What Does Sleep Have to Do with Weight Loss?

Sleep is more than just time spent not eating. A study published in the Annals of Internal Medicine found that for those trying to lose weight, cutting sleep short reduced fat loss by 55%! There are several explanations for why lack of sleep hurts your weight-loss efforts. With less than 7-8 hours of sleep, your body:

  • Produces less Leptin-the hormone which helps you to feel full and satiated
  • Becomes more resistant to Insulin, which causes you to gain weight

When you put it all together, by burning the midnight oil, you end up feeling extra hungry. A small snack just won’t cut it, so you end up overeating. And then your body can’t handle the blood sugar boost, so it all just turns to fat, which your body then struggles to burn.

The solution is simple: eat cherries and get more sleep.

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Eat your cherries – but stop eating these 5 foods!

Sources

  1. National Sleep Foundation. One-Third of Americans Lose Sleep Over Economy 2009 March 2. Reviewed 2016 May 22.
  2. Cherry Marketing Institute. Study: Tart Cherry Juice Increases Sleep Time In Adults With Insomnia. Apr 28, 2014. Reviewed 2016 May 22.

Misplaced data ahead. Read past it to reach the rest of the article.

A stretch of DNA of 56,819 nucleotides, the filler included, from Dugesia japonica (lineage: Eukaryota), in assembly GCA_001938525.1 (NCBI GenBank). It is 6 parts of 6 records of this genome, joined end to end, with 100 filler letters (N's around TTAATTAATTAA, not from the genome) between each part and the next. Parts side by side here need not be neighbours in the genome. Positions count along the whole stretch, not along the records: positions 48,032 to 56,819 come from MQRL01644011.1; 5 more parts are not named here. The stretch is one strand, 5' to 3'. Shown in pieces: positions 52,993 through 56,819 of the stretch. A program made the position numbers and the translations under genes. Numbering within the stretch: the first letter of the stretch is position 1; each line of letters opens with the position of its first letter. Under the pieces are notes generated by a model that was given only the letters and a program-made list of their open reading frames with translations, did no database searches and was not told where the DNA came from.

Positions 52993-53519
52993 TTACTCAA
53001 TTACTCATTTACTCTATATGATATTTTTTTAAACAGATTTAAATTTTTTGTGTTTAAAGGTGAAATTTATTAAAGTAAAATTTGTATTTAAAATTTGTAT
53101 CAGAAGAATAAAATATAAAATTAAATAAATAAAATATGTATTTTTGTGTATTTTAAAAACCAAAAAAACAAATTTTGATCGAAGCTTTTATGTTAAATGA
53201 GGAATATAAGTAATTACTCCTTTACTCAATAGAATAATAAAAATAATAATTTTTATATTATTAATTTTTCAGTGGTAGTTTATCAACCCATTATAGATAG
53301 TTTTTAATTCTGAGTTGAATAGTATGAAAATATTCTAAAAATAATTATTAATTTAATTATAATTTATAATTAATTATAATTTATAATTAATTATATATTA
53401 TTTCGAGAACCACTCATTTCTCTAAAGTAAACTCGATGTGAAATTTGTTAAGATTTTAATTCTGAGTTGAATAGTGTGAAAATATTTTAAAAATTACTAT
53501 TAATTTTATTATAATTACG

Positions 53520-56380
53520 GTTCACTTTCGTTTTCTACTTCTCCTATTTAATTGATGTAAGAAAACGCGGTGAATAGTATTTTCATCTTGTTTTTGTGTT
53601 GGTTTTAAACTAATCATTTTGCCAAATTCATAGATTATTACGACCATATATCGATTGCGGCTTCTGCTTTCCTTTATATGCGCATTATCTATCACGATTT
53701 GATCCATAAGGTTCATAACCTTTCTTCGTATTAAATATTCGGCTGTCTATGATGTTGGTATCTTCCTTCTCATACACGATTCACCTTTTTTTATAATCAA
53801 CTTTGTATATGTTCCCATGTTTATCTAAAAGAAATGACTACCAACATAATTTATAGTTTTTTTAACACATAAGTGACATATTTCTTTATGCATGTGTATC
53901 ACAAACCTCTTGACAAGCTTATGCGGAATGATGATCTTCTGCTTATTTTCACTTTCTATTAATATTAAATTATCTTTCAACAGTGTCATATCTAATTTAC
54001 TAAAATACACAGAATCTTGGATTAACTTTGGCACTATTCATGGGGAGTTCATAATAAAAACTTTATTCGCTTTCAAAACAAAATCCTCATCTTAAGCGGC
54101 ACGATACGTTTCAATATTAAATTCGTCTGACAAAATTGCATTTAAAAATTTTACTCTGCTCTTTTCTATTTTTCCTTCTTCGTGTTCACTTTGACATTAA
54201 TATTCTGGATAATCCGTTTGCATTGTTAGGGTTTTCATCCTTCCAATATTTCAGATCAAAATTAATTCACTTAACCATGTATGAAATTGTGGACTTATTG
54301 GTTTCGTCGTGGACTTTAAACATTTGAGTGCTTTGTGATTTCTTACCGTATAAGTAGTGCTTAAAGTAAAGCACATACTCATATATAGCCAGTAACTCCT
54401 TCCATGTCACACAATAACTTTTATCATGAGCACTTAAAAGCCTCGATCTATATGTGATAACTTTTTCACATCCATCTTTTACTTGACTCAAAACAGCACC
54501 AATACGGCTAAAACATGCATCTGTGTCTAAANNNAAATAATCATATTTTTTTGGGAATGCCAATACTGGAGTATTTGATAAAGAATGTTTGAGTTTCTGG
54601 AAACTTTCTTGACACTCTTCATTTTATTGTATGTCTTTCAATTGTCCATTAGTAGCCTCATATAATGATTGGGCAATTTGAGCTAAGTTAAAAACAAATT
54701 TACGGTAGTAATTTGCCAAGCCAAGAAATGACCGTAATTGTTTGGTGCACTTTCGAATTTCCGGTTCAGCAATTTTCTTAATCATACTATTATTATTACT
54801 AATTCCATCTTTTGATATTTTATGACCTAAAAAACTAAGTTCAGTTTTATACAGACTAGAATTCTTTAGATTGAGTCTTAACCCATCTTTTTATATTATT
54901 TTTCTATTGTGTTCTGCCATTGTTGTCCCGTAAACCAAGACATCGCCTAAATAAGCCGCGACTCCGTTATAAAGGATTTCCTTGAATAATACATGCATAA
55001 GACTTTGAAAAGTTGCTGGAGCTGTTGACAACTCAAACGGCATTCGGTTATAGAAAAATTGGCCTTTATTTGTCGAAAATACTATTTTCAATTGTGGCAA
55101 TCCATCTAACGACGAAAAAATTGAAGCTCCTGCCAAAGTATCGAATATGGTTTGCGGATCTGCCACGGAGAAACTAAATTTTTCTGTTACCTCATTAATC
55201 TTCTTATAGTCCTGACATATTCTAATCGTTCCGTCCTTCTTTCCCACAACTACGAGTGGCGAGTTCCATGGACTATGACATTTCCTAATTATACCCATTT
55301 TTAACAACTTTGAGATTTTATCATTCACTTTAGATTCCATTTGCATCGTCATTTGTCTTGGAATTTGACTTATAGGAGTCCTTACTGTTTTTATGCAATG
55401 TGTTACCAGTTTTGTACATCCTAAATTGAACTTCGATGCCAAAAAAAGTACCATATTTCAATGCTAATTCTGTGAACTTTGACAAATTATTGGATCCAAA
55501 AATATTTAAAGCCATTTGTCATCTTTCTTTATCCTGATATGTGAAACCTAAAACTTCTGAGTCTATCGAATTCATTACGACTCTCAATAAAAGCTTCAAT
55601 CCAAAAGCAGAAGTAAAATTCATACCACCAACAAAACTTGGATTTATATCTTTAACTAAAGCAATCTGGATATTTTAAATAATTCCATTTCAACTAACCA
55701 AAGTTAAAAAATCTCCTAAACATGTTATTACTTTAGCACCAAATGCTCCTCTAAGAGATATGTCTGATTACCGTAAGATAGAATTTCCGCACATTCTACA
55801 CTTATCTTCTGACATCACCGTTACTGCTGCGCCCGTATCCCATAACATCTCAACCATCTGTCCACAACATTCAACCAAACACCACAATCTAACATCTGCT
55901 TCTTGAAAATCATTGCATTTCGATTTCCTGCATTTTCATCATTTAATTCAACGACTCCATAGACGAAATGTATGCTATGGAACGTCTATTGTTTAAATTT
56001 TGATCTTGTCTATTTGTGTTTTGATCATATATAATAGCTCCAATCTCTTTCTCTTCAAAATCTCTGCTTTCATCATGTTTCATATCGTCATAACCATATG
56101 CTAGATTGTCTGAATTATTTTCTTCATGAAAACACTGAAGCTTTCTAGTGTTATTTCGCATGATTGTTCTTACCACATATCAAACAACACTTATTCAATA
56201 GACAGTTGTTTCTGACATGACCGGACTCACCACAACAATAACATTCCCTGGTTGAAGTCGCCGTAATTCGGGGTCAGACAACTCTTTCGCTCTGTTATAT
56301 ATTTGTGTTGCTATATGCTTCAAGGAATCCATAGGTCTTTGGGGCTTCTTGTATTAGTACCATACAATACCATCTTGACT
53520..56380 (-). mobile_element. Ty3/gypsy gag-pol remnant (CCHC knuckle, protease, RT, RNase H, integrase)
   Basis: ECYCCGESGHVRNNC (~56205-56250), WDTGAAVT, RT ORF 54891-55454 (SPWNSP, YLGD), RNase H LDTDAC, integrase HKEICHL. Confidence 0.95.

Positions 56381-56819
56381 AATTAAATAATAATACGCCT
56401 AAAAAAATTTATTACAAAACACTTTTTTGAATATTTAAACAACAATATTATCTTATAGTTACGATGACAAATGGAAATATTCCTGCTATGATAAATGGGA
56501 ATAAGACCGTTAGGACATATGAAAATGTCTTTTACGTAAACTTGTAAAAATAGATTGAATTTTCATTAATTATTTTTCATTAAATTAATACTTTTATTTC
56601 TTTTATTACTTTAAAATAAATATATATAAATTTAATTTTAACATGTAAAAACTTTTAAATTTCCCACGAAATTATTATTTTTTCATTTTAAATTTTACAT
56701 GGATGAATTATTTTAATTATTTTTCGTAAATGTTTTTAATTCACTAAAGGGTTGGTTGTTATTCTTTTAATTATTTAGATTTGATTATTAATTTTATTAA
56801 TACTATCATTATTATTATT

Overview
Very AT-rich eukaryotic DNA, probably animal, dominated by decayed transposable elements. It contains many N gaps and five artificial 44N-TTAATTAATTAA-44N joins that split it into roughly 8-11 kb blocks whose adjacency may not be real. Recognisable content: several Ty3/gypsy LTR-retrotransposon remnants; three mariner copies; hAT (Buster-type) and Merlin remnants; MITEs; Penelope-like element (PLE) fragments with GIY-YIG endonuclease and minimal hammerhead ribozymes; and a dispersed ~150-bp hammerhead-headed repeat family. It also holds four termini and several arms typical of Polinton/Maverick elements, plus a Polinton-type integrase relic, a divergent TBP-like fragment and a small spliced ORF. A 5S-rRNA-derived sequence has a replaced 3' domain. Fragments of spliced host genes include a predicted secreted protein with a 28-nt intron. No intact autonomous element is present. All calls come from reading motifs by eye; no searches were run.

3. Pigeon, Wilfred R., et al. Effects of a tart cherry juice beverage on the sleep of older adults with insomnia: a pilot study.” Journal of medicinal food 13.3 (2010): 579-583.
  4. Garrido, María, et al. “Jerte Valley cherry-enriched diets improve nocturnal rest and increase 6-sulfatoxymelatonin and total antioxidant capacity in the urine of middle-aged and elderly humans.” The Journals of Gerontology Series A: Biological Sciences and Medical Sciences 65.9 (2010): 909-914.
  5. Nedeltcheva, Arlet V., et al. “Insufficient sleep undermines dietary efforts to reduce adiposity.” Annals of internal medicine 153.7 (2010): 435-441

Comments 77

  1. Profile photo of HealthyLinda

    I’m 76 years old – looking to become 76 years young. I think I’m about 30 lbs. over what I should be for my 5’1″ height (I’ve lost 2 inches over the years). I’m not into exercise but since I’ve retired, I’m not doing much at all and don’t have a lot of energy, as a result. So, I’m going to try this plan and see what happens.